We must remember that all these possibilities have disadvantages and costs. Many people are with my hon. Friend in sincerely believing that using safety glass will cut down the number of injuries. But what will the people who have to live with the glass think about it? It is right that we should consider this aspect. Doors with safety glass tend to be heavier. Windows, too, are heavier. Fixings need to be stronger and visibility might be hindered, and so on. Will occupiers welcome new mandatory controls in their homes for their own good when they have to bear the inconvenience, and cost, of the requirements? It seems to me that because of the resistance which could arise from the occupier, we need to be able to prove that the benefits outweigh the disadvantages. There are no statistics as yet which show this clearly and conclusively. Also, we cannot say exactly what effect the introduction of safety glass may have. For example, heavier doors and windows could slam harder, and that in itself presents new dangers.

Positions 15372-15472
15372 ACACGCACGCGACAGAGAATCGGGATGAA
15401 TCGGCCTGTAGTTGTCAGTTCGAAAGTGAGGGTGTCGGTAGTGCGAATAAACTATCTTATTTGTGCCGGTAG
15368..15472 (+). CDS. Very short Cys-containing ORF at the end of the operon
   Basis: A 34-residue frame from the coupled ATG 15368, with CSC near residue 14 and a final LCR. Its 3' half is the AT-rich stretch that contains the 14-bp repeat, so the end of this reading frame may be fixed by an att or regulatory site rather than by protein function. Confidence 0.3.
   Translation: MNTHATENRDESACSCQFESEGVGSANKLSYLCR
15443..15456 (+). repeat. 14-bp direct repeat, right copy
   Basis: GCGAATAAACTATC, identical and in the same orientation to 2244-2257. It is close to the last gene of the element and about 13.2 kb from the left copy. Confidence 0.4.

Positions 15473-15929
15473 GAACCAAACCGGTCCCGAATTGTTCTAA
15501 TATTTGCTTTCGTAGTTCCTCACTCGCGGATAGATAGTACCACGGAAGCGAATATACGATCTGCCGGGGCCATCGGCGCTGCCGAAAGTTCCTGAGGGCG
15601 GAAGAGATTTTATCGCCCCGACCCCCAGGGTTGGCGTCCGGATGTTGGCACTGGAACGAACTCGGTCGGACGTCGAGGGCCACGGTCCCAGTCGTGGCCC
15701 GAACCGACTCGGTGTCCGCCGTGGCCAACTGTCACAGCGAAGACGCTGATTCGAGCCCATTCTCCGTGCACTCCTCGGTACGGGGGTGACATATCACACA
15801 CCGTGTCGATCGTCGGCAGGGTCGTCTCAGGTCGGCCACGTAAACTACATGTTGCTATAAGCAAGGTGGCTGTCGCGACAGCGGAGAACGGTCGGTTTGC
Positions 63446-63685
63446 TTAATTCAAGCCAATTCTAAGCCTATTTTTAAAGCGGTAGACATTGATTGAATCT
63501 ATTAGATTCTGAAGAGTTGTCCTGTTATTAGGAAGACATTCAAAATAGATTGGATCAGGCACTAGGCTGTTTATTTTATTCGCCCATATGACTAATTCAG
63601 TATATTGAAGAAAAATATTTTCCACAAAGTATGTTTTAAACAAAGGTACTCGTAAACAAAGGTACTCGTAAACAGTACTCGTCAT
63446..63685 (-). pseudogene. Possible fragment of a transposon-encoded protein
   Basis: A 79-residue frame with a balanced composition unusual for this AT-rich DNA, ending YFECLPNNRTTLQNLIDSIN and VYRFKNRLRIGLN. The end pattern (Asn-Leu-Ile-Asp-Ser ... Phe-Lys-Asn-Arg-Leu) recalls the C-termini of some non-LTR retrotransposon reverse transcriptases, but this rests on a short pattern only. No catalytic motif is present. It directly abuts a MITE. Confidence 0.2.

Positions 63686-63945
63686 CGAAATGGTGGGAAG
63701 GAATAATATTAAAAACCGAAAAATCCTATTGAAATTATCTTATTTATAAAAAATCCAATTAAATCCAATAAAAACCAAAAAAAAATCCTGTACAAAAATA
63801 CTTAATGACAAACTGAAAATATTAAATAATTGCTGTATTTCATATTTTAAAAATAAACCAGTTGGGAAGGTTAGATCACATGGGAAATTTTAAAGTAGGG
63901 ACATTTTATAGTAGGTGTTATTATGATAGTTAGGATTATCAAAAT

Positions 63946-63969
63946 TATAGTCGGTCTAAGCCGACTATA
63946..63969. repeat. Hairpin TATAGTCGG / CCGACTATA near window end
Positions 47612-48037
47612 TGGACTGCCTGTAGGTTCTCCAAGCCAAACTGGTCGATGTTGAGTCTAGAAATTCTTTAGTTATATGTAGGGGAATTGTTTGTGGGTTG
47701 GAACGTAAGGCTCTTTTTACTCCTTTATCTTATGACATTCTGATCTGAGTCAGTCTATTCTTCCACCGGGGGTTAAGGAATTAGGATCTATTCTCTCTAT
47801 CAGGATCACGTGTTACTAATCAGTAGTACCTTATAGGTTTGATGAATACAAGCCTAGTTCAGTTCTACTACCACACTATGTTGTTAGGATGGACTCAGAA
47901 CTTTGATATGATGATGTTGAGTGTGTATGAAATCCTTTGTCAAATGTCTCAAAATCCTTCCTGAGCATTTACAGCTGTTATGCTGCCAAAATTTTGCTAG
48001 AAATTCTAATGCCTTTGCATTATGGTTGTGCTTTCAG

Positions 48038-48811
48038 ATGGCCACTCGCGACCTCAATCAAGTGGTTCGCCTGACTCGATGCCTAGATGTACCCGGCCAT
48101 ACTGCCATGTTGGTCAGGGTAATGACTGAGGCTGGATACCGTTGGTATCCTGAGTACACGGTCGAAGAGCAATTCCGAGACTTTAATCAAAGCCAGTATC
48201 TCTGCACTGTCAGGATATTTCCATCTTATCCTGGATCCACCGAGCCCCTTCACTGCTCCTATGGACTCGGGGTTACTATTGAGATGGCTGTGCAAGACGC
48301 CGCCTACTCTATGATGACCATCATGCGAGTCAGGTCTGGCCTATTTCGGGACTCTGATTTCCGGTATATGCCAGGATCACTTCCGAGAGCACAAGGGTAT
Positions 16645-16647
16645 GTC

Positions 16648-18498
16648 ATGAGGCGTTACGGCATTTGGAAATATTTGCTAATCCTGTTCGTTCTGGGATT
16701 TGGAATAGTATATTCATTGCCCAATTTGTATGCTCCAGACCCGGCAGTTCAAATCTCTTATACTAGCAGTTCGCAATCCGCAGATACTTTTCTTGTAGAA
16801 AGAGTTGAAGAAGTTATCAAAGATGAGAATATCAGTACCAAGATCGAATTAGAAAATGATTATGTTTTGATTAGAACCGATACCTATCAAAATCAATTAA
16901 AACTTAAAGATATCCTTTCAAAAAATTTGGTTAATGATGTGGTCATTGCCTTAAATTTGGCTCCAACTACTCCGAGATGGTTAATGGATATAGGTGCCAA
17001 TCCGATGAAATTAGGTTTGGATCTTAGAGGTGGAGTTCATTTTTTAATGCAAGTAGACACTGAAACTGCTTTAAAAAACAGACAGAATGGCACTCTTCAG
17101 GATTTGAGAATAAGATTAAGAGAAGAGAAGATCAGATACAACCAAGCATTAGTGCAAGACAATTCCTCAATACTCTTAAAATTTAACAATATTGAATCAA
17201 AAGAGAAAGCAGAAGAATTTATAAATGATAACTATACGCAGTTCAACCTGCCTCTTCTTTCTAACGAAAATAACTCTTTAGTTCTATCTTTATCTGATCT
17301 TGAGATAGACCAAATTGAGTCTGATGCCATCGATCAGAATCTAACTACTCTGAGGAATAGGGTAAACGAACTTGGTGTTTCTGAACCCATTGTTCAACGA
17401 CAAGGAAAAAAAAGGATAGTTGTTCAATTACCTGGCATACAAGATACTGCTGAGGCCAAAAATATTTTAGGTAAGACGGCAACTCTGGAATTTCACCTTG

Heavy fire doors can often become wedged open in practice. There are many day-to-day worries like this to be considered. I hope that with those few illustrations I have shown my hon. Friend that perhaps this is not as easy a matter as it would appear.

I am grateful to my hon. Friend for drawing the attention of the House to this problem. My Department will take note of his observations. I welcome what he had to say about the inventiveness of the glass industry and that what has been said today should not be seen as an attack upon the industry. I note also what he said about evidence from the United States of America; we shall look into that. I hesitate to respond to his call to dictate to local authorities. Having just helped to take through the House the Local Government, Planning and Land (No. 2) Bill, I should hate to step any further in that direction at the moment. My hon. Friend has graphically drawn attention to the dangers. This is a matter of concern to us and he has done a service to the house in bringing it forward for debate.

Question put and agreed to.

Adjourned accordingly at five minutes to Four o'clock.